• 5.
    Kyvik Nordås, Hildegunn
    et al.
    Örebro University, Örebro University School of Business. Council on Economic Policies (CEP), Zürich, Switzerland.
    Klügl, Franziska
    Örebro University, School of Science and Technology.
    Drivers of Automation and Consequences for Jobs in Engineering Services: An Agent-Based Modelling Approach2021In: Frontiers in Robotics and AI, E-ISSN 2296-9144, Vol. 8, article id 637125Article in journal (Refereed)
    Abstract [en]

    New technology is of little use if it is not adopted, and surveys show that less than 10% of firms use Artificial Intelligence. This paper studies the uptake of AI-driven automation and its impact on employment, using a dynamic agent-based model (ABM). It simulates the adoption of automation software as well as job destruction and job creation in its wake. There are two types of agents: manufacturing firms and engineering services firms. The agents choose between two business models: consulting or automated software. From the engineering firms' point of view, the model exhibits static economies of scale in the software model and dynamic (learning by doing) economies of scale in the consultancy model. From the manufacturing firms' point of view, switching to the software model requires restructuring of production and there are network effects in switching. The ABM matches engineering and manufacturing agents and derives employment of engineers and the tasks they perform, i.e. consultancy, software development, software maintenance, or employment in manufacturing. We find that the uptake of software is gradual; slow in the first few years and then accelerates. Software is fully adopted after about 18 years in the base line run. Employment of engineers shifts from consultancy to software development and to new jobs in manufacturing. Spells of unemployment may occur if skilled jobs creation in manufacturing is slow. Finally, the model generates boom and bust cycles in the software sector.

  • 6.
    Mansouri, Masoumeh
    et al.
    Intelligent Robotics Lab, School of Computer Science, University of Birmingham, Birmingham, United Kingdom.
    Pecora, Federico
    Örebro University, School of Science and Technology.
    Schüller, Peter
    Knowledge-Based Systems Group, TU Wien, Vienna, Austria.
    Combining Task and Motion Planning: Challenges and Guidelines2021In: Frontiers in Robotics and AI, E-ISSN 2296-9144, Vol. 8, article id 637888Article in journal (Refereed)
    Abstract [en]

    Combined Task and Motion Planning (TAMP) is an area where no one-fits-all solution can exist. Many aspects of the domain, as well as operational requirements, have an effect on how algorithms and representations are designed. Frequently, trade-offs have to be madet o build a system that is effective. We propose five research questions that we believe need to be answered to solve real-world problems that involve combined TAMP. We show which decisions and trade-offs should be made with respect to these research questions, and illustrate these on examples of existing application domains. By doing so, this article aims to provide a guideline for designing combined TAMP solutions that are adequate and effective in the target scenario.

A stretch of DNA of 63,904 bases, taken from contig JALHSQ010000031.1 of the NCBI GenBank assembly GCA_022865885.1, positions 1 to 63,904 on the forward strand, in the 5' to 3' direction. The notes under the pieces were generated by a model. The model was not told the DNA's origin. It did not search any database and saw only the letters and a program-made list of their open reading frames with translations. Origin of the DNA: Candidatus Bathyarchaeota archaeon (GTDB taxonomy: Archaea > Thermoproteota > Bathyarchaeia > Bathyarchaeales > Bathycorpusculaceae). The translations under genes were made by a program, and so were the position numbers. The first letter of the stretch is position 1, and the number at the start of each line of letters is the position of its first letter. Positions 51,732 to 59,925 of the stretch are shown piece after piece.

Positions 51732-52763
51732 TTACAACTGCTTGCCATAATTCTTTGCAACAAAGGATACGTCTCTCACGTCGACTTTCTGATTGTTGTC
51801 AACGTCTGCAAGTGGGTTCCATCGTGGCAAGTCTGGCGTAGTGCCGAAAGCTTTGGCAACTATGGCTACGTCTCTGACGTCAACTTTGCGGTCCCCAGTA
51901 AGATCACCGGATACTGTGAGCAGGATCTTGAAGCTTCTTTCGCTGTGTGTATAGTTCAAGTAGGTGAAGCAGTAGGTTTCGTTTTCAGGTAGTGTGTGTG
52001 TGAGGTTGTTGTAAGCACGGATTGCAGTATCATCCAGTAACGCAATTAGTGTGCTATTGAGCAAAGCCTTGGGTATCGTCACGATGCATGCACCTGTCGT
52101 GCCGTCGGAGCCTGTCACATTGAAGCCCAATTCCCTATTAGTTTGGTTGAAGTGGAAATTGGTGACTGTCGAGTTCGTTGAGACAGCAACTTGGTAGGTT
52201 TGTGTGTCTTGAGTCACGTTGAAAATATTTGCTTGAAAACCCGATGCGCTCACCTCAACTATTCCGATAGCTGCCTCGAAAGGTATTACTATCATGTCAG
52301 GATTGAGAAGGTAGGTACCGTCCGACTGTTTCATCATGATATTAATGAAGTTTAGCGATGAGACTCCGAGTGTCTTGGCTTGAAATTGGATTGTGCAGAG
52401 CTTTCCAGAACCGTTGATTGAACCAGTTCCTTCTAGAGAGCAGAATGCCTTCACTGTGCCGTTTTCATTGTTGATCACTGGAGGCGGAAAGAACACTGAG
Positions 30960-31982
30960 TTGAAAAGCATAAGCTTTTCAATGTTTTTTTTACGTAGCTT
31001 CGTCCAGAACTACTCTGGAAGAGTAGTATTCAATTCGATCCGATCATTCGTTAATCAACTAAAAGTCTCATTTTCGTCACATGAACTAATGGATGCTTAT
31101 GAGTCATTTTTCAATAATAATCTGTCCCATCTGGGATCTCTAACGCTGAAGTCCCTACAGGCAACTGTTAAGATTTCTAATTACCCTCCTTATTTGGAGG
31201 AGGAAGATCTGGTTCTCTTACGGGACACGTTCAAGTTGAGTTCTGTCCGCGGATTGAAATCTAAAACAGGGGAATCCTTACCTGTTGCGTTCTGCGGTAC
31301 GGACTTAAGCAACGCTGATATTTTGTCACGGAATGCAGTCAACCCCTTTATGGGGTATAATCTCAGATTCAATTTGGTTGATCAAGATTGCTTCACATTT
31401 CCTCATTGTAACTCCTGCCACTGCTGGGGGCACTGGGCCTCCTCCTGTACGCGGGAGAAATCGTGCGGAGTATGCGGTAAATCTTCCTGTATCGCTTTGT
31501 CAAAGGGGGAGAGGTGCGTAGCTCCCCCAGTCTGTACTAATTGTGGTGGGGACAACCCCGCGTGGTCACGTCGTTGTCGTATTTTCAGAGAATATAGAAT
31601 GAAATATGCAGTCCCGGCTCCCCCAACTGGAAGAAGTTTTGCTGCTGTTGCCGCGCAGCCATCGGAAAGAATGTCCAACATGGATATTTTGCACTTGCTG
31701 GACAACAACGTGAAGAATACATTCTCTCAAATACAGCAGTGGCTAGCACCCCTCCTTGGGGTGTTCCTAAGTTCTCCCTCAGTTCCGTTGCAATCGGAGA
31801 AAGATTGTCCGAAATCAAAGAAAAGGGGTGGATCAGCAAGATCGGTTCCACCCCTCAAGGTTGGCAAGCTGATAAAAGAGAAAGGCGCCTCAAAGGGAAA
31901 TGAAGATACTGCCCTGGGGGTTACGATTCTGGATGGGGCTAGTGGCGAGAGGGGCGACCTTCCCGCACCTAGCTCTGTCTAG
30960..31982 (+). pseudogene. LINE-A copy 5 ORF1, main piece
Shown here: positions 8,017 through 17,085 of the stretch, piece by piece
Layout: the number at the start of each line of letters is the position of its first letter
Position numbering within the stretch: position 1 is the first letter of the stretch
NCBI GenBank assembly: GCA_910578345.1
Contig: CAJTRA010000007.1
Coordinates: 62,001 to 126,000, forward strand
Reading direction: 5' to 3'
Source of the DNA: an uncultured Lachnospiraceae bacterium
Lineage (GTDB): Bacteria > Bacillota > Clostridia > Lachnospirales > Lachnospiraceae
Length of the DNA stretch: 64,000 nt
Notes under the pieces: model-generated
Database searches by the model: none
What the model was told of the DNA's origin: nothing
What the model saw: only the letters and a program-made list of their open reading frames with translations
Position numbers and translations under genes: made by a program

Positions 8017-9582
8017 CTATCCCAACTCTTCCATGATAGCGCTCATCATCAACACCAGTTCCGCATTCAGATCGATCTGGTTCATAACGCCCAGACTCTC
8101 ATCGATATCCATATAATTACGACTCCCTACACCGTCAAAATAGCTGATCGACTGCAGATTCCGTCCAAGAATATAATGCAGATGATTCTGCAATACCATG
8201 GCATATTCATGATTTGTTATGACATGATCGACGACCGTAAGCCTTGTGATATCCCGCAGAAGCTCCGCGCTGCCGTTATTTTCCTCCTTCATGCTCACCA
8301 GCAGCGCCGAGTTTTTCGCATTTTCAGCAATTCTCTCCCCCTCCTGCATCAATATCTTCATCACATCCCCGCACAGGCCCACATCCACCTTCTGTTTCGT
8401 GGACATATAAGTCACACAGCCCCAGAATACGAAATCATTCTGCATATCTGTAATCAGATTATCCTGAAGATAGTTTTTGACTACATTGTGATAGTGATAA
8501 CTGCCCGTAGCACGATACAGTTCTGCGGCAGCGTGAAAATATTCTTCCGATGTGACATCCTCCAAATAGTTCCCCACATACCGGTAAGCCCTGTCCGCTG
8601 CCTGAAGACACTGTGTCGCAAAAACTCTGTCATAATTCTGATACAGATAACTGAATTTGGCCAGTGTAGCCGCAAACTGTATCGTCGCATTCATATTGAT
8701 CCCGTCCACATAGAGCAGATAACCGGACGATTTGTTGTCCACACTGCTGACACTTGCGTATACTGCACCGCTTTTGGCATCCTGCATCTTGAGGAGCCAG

• 7.
    Persson, Andreas
    et al.
    Örebro University, School of Science and Technology.
    Längkvist, Martin
    Örebro University, School of Science and Technology.
    Loutfi, Amy
    Örebro University, School of Science and Technology.
    Learning Actions to Improve the Perceptual Anchoring of Object2017In: Frontiers in Robotics and AI, E-ISSN 2296-9144, Vol. 3, no 76Article in journal (Refereed)
    Abstract [en]

    In this paper, we examine how to ground symbols referring to objects in perceptual data from a robot system by examining object entities and their changes over time. In particular, we approach the challenge by 1) tracking and maintaining object entities over time; and 2) utilizing an artificial neural network to learn the coupling between words referring to actions and movement patterns of tracked object entities. For this purpose, we propose a framework which relies on the notations presented in perceptual anchoring. We further present a practical extension of the notation such that our framework can track and maintain the history of detected object entities. Our approach is evaluated using everyday objects typically found in a home environment. Our object classification module has the possibility to detect and classify over several hundred object categories. We demonstrate how the framework creates and maintains, both in space and time, representations of objects such as 'spoon' and 'coffee mug'. These representations are later used for training of different sequential learning algorithms in order to learn movement actions such as 'pour' and 'stir'. We finally exemplify how learned movements actions, combined with common-sense knowledge, further can be used to improve the anchoring process per se.

  • 8.
    Swaminathan, Chittaranjan Srinivas
    et al.
    Örebro University, School of Science and Technology.
    Kucner, Tomasz Piotr
    Finnish Centre for Artificial Intelligence (FCAI), Department of Electrical Engineering and Automation, Aalto University, Espoo, Finland.
    Magnusson, Martin
    Örebro University, School of Science and Technology.
    Palmieri, Luigi
    Robert Bosch GmbH Corporate Research, Stuttgart, Germany.
    Molina, Sergi